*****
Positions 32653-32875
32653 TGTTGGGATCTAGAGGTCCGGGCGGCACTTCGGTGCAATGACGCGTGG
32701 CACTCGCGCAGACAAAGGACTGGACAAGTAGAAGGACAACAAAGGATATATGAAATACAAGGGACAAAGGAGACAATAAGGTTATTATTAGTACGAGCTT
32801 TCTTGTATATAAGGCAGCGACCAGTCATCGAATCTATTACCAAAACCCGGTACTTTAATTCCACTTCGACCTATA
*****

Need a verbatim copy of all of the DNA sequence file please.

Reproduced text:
Positions 32653-32875
32653 TGTTGGGATCTAGAGGTCCGGGCGGCACTTCGGTGCAATGACGCGTGG
32701 CACTCGCGCAGACAAAGGACTGGACAAGTAGAAGGACAACAAAGGATATATGAAATACAAGGGACAAAGGAGACAATAAGGTTATTATTAGTACGAGCTT
32801 TCTTGTATATAAGGCAGCGACCAGTCATCGAATCTATTACCAAAACCCGGTACTTTAATTCCACTTCGACCTATA